Viewing Humor Category (8) found:
After Judge Sherman Page's impeachment trial concluded with his acquittal in June, 1878, DeWitt Clinton Cooley, a prominent St. Paul lawyer, published a three-act play about the proceedings. It was a wicked farce. Cooley lampooned the state senate, which had styled itself "The High Court of Impeachment," Page's accusers and the St. Paul Pioneer Press, among others.
"Justice Court"--that is, the court of a justice of the peace--was a source of entertainment for early settlers. County histories often refer to amusing incidents in justice court. The following story appears in a collection of reminiscences of Frank G. O'Brien, a Minneapolis journalist, published in 1904.
This is a collection of humorous anecdotes and stories told by and about Minnesota lawyers and judges posted on the MLHP in 2008-2010.
More humorous stories and anecdotes about Minnesota lawyers and judges are posted in this article.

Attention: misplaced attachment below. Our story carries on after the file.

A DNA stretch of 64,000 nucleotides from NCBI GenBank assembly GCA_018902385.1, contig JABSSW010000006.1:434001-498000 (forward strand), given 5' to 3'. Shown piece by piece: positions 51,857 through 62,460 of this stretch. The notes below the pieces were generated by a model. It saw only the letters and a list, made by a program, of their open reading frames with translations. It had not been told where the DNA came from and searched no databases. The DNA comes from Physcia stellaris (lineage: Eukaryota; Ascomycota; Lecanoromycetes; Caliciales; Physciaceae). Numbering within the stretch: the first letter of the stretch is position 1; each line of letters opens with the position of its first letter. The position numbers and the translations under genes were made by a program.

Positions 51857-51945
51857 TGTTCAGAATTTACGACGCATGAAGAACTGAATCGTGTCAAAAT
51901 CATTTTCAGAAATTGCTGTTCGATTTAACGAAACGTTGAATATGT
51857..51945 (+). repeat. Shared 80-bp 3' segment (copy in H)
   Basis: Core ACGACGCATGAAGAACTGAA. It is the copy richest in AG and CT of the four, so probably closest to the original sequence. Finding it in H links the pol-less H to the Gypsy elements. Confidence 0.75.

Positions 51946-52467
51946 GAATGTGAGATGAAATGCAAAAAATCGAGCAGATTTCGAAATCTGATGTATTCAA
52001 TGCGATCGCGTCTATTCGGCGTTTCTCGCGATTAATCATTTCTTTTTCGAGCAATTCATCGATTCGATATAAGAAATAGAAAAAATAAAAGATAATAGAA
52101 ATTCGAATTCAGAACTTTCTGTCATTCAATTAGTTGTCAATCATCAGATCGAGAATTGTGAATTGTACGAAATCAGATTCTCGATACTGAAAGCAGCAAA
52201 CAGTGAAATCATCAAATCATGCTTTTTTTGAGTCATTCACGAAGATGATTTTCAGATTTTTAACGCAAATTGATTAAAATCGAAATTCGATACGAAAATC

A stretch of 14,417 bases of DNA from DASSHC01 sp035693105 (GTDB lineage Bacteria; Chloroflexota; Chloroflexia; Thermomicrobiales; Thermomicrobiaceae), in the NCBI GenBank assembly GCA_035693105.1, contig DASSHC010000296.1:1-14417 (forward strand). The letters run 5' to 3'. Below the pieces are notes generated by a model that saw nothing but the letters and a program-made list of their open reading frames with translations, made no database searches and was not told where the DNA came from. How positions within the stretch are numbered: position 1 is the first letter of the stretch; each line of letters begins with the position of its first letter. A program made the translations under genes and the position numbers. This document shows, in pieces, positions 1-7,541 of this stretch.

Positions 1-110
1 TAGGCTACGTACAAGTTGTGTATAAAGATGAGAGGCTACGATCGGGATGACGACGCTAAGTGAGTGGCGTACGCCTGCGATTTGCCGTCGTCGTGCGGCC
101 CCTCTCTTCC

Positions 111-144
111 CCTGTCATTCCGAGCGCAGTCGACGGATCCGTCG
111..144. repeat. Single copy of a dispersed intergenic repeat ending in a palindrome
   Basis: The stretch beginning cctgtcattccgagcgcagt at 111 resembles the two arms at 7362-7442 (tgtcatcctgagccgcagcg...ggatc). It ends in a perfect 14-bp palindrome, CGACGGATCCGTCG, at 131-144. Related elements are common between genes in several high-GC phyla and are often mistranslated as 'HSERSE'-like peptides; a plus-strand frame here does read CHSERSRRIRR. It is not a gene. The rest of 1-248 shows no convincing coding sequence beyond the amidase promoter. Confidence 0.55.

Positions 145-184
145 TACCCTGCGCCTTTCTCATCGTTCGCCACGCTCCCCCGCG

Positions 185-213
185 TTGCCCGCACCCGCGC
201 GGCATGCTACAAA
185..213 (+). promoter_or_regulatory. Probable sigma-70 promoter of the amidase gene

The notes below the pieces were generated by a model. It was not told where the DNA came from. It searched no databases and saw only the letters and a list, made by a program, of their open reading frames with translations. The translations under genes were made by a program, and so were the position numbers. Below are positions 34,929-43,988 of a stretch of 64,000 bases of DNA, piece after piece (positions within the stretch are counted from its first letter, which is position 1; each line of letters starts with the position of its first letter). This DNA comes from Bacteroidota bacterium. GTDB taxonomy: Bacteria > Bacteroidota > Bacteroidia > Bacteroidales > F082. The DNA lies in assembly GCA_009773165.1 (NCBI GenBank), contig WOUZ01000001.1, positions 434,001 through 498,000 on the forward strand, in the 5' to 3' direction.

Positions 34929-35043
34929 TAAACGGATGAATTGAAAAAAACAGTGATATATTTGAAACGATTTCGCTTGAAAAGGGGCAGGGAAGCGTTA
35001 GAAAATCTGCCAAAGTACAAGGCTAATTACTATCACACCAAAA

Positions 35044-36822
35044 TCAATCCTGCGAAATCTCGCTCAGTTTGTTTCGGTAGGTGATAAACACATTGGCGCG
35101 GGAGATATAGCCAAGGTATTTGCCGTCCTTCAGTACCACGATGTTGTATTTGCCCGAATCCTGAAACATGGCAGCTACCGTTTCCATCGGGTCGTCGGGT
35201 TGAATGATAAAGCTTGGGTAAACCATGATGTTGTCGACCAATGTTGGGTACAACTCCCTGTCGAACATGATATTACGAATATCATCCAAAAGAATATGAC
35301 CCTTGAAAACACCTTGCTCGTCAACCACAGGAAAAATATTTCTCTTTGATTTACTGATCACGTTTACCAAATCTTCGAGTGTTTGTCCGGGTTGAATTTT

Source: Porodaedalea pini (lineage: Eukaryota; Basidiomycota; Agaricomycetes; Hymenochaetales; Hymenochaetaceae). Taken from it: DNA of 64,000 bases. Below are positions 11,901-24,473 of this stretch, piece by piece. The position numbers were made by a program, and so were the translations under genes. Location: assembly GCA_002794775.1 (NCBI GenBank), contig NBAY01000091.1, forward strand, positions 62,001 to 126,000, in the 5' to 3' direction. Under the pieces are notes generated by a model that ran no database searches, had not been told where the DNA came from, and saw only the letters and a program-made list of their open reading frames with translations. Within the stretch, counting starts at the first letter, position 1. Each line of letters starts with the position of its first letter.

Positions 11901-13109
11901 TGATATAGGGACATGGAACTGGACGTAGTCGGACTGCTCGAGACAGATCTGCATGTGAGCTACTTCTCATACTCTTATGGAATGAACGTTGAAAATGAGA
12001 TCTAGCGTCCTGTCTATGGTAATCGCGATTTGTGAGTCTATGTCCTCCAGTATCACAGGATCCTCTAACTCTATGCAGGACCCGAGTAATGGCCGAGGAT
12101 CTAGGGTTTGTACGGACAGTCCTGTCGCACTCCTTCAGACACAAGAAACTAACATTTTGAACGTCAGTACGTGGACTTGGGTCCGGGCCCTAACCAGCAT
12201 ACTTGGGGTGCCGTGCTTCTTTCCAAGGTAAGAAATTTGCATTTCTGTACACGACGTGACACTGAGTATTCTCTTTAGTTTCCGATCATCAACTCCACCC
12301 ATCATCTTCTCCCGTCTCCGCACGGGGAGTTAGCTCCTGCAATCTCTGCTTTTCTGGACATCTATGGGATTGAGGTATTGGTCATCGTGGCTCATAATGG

Trials before justices of the peace resolved many minor disputes. However, because the justices usually lacked legal training, justice court was sometimes a place of entertainment for members of the community. These courts were also a rich source of anecdotes told and retold by members of the bar. The following story appeared in the September, 1893, issue of "The Minnesota Law Journal."
In the nineteenth century, most lawyers were admitted to the bar in Minnesota either by reciprocity or by passing an oral examination administered by a district court judge or by a committee of lawyers. In 1859 or 1860, an earnest young man, Stewart Harvey, was examined before a "crowded audience, including Judge Hamlin" in the parlor of the Nicollet House. It was an elaborate hoax, vividly retold decades later by Judge William Lochren in an article on "early practice and practitioners" that appeared in Isaac Atwater's history of Minneapolis, published in 1893.
For the nineteenth century bar, justice court was a source of innumerable humorous anecdotes. This parody appeared in the January, 1895, issue of "The Minnesota Law Journal." The name of the author--identified by his initials, "H. W. W."--is not known.
In 1998 Gregory Wilmas published this humorous article on the history of the law of gardening in a local journal, "Law & Politics." It may also be viewed as a spoof on the turgid writing that appears in most contemporary law reviews.